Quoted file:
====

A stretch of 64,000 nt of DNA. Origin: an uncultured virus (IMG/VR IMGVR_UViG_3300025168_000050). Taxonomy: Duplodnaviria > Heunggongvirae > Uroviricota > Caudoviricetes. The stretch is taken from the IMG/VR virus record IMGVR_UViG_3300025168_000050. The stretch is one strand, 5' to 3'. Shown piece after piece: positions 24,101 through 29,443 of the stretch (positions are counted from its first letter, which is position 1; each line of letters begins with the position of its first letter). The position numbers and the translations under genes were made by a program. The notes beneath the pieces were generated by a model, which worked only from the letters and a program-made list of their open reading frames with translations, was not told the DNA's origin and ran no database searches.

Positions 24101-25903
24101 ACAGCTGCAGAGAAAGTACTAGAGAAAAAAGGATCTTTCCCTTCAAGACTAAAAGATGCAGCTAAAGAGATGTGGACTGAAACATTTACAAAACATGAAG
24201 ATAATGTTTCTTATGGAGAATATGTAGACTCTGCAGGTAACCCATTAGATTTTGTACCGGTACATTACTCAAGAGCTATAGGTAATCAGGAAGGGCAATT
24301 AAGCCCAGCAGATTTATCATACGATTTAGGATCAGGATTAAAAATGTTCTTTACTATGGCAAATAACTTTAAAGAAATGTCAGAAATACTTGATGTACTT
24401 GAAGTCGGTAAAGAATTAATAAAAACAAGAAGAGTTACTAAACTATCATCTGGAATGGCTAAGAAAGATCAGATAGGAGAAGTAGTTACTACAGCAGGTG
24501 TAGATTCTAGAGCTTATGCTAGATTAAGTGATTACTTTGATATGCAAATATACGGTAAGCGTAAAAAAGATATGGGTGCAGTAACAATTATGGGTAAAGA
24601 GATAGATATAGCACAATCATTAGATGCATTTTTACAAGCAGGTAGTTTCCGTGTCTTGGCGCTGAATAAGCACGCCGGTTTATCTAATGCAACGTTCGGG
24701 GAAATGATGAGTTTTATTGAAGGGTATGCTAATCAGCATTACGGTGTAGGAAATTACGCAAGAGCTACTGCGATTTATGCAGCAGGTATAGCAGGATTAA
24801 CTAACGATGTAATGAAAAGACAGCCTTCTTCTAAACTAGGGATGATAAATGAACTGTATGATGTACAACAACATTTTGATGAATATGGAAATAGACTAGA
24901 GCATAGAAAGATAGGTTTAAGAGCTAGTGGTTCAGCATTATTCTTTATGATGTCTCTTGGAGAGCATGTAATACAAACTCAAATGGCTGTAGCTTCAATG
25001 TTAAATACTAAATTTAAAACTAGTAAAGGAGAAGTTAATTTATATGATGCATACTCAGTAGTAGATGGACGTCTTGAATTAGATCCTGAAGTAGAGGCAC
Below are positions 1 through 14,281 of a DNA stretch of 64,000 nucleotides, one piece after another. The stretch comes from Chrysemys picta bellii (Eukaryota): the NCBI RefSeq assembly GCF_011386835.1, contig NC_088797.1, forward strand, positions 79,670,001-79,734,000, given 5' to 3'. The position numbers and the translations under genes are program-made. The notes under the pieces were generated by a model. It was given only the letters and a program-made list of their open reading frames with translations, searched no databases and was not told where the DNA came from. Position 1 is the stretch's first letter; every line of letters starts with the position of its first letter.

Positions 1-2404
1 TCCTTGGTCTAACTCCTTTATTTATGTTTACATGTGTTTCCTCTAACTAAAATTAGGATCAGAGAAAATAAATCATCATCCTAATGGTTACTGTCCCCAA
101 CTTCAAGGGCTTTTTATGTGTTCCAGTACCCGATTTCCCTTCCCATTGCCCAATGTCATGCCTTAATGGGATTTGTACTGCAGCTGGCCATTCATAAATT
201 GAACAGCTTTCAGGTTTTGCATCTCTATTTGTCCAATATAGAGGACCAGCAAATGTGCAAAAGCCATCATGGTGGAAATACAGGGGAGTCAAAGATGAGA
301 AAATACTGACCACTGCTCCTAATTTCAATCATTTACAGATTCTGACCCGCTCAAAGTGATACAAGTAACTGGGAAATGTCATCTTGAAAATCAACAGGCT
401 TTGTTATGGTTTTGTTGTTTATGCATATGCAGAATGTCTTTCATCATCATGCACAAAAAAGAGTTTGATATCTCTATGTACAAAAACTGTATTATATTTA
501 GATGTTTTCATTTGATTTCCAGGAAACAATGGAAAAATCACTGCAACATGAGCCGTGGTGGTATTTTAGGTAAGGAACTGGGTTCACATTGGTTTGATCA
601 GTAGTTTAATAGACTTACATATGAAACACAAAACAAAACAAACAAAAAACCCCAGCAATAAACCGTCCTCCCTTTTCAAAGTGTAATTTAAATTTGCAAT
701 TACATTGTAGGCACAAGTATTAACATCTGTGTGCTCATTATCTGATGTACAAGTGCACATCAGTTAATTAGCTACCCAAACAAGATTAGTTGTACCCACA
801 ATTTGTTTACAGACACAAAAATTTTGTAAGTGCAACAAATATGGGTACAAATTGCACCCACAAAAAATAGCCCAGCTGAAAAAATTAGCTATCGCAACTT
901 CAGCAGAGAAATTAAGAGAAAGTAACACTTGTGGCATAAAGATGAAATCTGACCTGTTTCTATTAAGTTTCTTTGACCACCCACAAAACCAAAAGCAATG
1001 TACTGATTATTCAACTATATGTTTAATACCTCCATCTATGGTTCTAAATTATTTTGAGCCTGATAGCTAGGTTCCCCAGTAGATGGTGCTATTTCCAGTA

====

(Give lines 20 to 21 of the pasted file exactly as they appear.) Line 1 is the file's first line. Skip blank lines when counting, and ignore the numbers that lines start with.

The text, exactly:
501 GATGTTTTCATTTGATTTCCAGGAAACAATGGAAAAATCACTGCAACATGAGCCGTGGTGGTATTTTAGGTAAGGAACTGGGTTCACATTGGTTTGATCA
601 GTAGTTTAATAGACTTACATATGAAACACAAAACAAAACAAACAAAAAACCCCAGCAATAAACCGTCCTCCCTTTTCAAAGTGTAATTTAAATTTGCAAT